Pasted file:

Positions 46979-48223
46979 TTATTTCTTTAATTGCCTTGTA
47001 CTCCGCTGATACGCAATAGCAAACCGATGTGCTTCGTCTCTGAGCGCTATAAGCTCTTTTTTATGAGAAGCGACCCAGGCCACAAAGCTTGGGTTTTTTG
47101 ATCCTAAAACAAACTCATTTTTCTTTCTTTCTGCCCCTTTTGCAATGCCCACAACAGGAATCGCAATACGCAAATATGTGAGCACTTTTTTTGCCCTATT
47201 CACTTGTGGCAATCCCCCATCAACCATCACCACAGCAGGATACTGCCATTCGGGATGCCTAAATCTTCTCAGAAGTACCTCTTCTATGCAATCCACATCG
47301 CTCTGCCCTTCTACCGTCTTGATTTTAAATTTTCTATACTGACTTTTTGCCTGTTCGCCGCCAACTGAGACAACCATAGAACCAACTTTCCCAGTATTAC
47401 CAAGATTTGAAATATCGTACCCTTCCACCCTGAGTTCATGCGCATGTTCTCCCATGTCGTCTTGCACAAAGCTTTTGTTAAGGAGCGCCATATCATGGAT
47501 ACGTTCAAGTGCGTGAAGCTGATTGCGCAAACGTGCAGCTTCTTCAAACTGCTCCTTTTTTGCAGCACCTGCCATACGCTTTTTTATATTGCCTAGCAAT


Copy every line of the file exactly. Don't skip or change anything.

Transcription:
Positions 46979-48223
46979 TTATTTCTTTAATTGCCTTGTA
47001 CTCCGCTGATACGCAATAGCAAACCGATGTGCTTCGTCTCTGAGCGCTATAAGCTCTTTTTTATGAGAAGCGACCCAGGCCACAAAGCTTGGGTTTTTTG
47101 ATCCTAAAACAAACTCATTTTTCTTTCTTTCTGCCCCTTTTGCAATGCCCACAACAGGAATCGCAATACGCAAATATGTGAGCACTTTTTTTGCCCTATT
47201 CACTTGTGGCAATCCCCCATCAACCATCACCACAGCAGGATACTGCCATTCGGGATGCCTAAATCTTCTCAGAAGTACCTCTTCTATGCAATCCACATCG
47301 CTCTGCCCTTCTACCGTCTTGATTTTAAATTTTCTATACTGACTTTTTGCCTGTTCGCCGCCAACTGAGACAACCATAGAACCAACTTTCCCAGTATTAC
47401 CAAGATTTGAAATATCGTACCCTTCCACCCTGAGTTCATGCGCATGTTCTCCCATGTCGTCTTGCACAAAGCTTTTGTTAAGGAGCGCCATATCATGGAT
47501 ACGTTCAAGTGCGTGAAGCTGATTGCGCAAACGTGCAGCTTCTTCAAACTGCTCCTTTTTTGCAGCACCTGCCATACGCTTTTTTATATTGCCTAGCAAT